As Joshua Green has noted, Bush spends as much as Clinton did on polling, but it's done in secret, probably because instead of using it to formulate popular policies, it's used to market unpopular ones.

But the opposite game is not as simple as it seems. Karl Rove didn't get to be Bush's Brain by guessing zodiac signs at the mall.

For instance, when the President calls for more responsibility from welfare recipients, it doesn't mean he wants them to be less responsible. It could mean he's diverting attention from his own office's reckless and deceptive management of the budget.

When the president says Iraq's leader Saddam Hussein has shown "utter contempt" for U.N. Security Council resolutions, it may mean that Bush is the one who's shown utter Contempt for international law, multilateral treaties, indispensable allies, democratic process, the constitutional separation of powers.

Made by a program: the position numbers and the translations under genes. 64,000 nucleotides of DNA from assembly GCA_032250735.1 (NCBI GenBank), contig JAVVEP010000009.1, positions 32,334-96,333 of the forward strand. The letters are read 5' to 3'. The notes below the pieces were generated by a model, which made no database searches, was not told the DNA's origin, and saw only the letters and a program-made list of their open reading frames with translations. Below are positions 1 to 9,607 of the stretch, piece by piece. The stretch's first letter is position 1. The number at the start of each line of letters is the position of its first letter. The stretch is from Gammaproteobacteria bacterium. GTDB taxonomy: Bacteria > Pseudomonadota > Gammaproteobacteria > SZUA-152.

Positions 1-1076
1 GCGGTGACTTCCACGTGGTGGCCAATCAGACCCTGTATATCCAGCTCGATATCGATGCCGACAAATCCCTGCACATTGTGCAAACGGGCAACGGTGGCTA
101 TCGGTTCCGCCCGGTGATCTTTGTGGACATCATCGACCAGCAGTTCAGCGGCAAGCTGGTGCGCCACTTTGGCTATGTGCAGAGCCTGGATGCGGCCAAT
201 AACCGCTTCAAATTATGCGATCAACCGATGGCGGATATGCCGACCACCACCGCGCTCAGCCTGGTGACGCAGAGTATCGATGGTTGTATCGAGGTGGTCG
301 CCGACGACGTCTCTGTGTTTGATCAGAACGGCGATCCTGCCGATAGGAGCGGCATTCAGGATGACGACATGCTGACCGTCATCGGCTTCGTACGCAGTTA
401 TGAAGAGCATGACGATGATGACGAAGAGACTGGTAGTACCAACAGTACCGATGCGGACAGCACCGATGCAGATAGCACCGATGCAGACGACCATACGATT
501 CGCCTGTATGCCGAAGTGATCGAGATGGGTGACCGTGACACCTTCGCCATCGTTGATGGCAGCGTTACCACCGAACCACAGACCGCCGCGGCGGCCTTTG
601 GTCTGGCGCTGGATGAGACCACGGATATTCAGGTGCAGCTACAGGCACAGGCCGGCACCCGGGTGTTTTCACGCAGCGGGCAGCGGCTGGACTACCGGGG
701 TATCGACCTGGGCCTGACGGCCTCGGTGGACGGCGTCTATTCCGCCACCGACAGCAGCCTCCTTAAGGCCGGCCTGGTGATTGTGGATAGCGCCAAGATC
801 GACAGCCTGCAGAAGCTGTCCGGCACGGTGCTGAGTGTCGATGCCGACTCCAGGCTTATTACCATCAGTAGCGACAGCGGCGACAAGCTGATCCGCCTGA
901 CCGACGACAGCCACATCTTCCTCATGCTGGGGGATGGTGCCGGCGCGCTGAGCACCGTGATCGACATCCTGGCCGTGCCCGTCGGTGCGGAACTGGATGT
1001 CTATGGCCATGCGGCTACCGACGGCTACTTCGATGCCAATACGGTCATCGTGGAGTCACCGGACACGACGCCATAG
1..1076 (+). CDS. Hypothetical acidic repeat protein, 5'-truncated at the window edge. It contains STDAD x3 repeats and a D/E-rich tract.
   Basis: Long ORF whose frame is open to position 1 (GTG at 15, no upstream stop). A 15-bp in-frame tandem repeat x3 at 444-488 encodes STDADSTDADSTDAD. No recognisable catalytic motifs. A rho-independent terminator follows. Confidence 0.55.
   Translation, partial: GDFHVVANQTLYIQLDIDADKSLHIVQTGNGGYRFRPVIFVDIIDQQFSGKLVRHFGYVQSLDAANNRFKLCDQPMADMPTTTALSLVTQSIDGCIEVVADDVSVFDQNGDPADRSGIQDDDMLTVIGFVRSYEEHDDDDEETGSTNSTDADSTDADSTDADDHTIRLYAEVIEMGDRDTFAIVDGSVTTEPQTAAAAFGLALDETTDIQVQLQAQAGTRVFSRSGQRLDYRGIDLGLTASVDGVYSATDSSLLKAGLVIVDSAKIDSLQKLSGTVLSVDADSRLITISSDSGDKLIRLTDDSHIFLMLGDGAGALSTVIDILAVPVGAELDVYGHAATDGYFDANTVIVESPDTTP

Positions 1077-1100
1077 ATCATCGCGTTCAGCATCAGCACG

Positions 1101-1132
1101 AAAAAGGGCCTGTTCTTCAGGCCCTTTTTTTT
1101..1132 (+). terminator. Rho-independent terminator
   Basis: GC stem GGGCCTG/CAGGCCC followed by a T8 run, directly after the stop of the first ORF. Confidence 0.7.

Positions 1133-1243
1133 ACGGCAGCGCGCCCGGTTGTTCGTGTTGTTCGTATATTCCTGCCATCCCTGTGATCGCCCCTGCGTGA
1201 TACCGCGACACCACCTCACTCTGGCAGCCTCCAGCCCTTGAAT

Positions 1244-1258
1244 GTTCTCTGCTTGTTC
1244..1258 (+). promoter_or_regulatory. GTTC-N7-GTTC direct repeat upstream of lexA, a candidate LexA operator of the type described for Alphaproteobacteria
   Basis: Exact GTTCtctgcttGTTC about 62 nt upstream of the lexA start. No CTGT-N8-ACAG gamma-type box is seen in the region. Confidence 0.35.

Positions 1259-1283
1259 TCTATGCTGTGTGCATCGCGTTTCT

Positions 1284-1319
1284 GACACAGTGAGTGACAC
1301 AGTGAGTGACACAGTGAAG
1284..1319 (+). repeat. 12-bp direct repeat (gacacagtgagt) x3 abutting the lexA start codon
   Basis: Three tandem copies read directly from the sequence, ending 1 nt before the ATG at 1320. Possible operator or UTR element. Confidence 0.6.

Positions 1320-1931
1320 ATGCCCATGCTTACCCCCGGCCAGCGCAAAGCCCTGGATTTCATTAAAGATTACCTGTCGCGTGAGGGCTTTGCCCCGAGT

And, perhaps, the truth. When he mentions his "clear skies" program, it doesn't necessarily mean "dirty skies". It means "clean enough" skies, that is, dirtier air than we would have under current law.

And your antennae should be on full red alert when you hear the President preach increasing U.S. "energy independence", since White House energy policy would make the U.S. increasingly dependent on fossil fuels, and on stability in a region we seem determined to destabilize.

The $1.2 billion giveaway he promised Detroit to produce a hydrogen fuel cell car is a tribute to inefficiency, market dysfunction and oil consumption. One of my favourite opposites is the White House's " Governing with Accountability" initiative